The May edition of Lab Notes brings together inspiring articles, reports, events and other content for public sector and social innovators around the world, including an approach to meet demand for afforable housing, a simple method for tracking the risk of malaria, experiments in challenge-based procurement and more ...
This month's key lab picks
1. Learn more about Moladi: the innovative approach to affordable construction that’s being applied in over 20 countries across three continents.
2. A Shazam for mosquitoes: The Atlantic describes a simple way that people can use mobile phones for tracking the animal that endangers more humans than any other.
3. Who are the refugee startups striving to solve problems that migrant camps face, and what could this mean in a changing humanitarian aid landscape? Read more from Vocativ.
4. A new MaRS programme is using challenge-based procurement, enabling hospitals to co-design solutions with entrepreneurs.
5. Singapore's public innovation minister shares four principles for how civil servants can become innovators in a government growing in size and complexity.
6. A new report from the Institute for Government learns from the global landscape of delivery units - small teams that work to embed an evidence-based culture in government - exploring why so many are struggling and how we can learn from them.
7. Digital Social Innovation has mapped 1,200 organisations and 800 projects across Europe that are using existing and emerging technologies - like online platforms, open hardware and software, and blockchain - to tackle social challenges. Read more and use the tool here.
8. This Social Innovation Community blog reports back on a workshop with the Migration Hub Network on using human-centred design to support the integration of refugees. There’s also a collaborative document to capture learning material.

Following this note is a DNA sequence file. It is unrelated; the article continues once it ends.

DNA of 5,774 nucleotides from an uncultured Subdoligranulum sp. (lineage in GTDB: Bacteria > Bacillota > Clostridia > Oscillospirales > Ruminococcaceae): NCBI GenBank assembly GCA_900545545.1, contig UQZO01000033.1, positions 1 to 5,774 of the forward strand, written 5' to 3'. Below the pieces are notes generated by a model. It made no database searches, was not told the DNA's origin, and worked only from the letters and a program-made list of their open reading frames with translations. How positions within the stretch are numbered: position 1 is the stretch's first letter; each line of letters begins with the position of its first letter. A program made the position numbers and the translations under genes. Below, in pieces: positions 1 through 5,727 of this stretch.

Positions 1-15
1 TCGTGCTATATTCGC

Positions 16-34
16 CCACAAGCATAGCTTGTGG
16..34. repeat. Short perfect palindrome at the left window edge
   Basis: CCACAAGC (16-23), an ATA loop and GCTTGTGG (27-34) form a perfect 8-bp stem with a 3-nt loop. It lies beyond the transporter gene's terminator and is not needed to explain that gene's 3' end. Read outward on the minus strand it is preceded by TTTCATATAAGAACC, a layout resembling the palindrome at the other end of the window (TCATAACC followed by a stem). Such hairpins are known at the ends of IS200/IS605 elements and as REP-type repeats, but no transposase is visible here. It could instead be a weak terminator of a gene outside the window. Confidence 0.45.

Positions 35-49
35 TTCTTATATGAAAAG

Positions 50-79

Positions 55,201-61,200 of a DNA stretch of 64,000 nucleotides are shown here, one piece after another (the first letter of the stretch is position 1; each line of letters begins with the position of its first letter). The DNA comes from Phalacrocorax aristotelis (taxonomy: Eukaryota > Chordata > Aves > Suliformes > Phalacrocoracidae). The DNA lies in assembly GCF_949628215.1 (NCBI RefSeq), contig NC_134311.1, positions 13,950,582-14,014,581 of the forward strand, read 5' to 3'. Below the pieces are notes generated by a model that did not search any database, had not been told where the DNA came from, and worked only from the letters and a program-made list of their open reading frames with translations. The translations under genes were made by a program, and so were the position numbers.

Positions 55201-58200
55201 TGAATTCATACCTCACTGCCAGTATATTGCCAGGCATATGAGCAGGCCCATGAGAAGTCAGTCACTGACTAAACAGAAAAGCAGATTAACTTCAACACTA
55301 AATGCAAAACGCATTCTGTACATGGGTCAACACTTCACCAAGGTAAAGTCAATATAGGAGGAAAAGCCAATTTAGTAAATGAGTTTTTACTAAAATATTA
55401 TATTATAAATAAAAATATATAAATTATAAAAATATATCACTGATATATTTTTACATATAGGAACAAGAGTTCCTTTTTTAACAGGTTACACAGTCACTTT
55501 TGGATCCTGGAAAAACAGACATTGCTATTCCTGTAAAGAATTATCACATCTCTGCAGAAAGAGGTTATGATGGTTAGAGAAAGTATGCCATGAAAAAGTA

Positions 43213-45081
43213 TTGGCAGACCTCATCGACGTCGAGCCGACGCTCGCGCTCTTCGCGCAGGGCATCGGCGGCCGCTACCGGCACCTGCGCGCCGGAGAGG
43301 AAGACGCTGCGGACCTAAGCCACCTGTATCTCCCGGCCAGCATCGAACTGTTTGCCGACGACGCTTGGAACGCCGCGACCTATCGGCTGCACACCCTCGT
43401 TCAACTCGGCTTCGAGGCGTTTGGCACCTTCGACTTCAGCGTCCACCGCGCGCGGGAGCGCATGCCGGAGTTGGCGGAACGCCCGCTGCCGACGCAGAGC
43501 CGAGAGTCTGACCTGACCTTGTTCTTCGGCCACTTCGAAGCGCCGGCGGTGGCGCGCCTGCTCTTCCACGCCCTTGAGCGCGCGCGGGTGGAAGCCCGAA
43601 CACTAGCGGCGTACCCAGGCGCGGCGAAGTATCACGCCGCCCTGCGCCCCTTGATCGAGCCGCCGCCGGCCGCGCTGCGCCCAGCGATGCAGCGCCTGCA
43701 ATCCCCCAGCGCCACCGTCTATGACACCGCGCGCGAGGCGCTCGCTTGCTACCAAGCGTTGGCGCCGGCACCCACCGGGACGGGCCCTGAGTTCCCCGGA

9. Danny Lämmerhirt provides four succinct takeaways from MySociety’s recent TicTec civic tech conference in Florence. You can also catch up with session notes and conference keynotes in this hackfoldr.
10. The GovLab’s Beth Noveck summarises the research landscape, and offers a number of short-term prescriptions, for how digital tools can bolster governance.
11. The Government of India has attempted the world’s biggest ever hackathon, offering cash rewards to 10,000 participants competing to solve problems across 29 government departments. Explore some of the results here.
12. This blog from The Sunlight Foundation reflects on the two-year anniversary of the What Works Cities Initiative, describing three critical steps needed for cities to realise the full potential of data-driven governance in a 21st century democracy.
This article was originally published on the Nesta website.